Nov 05 2011
Those who are yet to give up on Icelandic media cannot have avoided noticing one Kristján Már Unnarsson, a news director and journalist at TV station Stöð 2. Kristján, who in 2007 received the Icelandic Press Awards for his coverage of “everyday countryside life”, is a peculiar fan of manful and mighty constructions and loves to tell good news to and about all the “good heavy industry guys” that Iceland has to offer.
To be more precise, Kristján has, for at least a decade (and I say “at least” just because my memory and research doesn’t take me further back), gone on a rampage each and every time he gets the chance to tell his audience about the newest of news in Iceland’s heavy industry and energy affairs. He talks about gold-mills when referring to dams built to power aluminium production; and when preparing an evening news item on, say, plans regarding energy and aluminium production, he usually doesn’t see a reason for talking to more than one person – a person who, almost without exception, is in favour of whatever project is being discussed.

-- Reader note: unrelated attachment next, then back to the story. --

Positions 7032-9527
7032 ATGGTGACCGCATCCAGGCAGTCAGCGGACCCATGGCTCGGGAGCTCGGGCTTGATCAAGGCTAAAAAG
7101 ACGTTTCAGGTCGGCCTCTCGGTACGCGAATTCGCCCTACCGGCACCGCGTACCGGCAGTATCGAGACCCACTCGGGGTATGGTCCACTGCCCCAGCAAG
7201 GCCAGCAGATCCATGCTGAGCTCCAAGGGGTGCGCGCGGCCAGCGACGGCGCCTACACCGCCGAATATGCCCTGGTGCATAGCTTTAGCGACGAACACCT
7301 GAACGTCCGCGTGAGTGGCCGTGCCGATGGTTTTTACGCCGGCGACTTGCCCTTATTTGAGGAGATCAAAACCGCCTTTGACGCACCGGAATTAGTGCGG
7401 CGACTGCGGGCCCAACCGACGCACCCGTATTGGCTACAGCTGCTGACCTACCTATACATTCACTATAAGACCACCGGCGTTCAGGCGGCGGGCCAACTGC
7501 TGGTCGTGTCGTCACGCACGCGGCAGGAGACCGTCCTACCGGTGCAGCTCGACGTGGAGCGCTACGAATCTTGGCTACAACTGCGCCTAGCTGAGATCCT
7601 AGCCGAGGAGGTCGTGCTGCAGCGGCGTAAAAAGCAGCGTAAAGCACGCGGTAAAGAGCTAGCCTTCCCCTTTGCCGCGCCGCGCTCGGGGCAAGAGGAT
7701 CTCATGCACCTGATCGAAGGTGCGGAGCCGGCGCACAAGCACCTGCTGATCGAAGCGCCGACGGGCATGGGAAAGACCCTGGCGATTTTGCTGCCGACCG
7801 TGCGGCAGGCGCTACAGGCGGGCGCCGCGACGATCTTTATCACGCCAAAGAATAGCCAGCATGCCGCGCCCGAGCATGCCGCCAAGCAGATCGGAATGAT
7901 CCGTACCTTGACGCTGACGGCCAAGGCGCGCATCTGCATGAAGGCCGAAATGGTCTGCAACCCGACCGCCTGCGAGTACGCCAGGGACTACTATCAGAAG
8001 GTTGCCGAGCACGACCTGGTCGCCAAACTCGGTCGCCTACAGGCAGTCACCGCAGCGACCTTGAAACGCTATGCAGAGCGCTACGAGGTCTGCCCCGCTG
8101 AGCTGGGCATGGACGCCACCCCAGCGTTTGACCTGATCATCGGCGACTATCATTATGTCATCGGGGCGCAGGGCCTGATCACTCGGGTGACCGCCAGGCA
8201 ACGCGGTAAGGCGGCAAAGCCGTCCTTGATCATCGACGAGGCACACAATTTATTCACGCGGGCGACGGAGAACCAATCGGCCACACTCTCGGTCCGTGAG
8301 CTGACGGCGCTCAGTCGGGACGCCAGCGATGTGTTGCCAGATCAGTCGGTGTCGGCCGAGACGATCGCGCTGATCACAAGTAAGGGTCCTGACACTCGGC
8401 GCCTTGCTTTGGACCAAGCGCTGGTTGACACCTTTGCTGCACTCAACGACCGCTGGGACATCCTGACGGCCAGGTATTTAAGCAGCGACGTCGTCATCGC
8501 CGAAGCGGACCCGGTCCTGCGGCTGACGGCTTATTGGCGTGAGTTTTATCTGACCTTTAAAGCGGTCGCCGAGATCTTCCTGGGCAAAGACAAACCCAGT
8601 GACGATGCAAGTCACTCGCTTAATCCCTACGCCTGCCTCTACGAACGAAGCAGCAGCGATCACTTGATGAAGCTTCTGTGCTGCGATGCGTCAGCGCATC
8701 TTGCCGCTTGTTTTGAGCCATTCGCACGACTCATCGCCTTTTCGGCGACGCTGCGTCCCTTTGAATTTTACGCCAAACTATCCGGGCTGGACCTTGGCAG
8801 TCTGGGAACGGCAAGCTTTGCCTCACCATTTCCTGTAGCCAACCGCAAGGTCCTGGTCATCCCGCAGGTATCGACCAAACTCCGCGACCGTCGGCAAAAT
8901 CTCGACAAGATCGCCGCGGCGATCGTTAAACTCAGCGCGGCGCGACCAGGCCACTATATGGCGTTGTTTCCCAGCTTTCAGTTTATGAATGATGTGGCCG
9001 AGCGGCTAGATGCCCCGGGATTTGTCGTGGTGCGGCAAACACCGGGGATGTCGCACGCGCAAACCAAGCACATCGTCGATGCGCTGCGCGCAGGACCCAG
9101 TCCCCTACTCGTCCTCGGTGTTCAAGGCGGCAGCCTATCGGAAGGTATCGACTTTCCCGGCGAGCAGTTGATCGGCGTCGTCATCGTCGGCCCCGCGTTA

After witnessing Kristján’s latest contribution to the ongoing development of heavy industry and large-scale energy production, i.e. his coverage of Alcoa’s recently announced decision not to continue with its plan of building a new aluminium smelter in Húsavík, wherein he managed to blame just anything but Alcoa itself for the company’s decisions, I couldn’t resist asking (and, really, not for the first time): What can really explain this way too obvious one-sidedness, manifest not only in this one journalist’s work but seemingly the majority of news coverage concerning heavy industry? Read More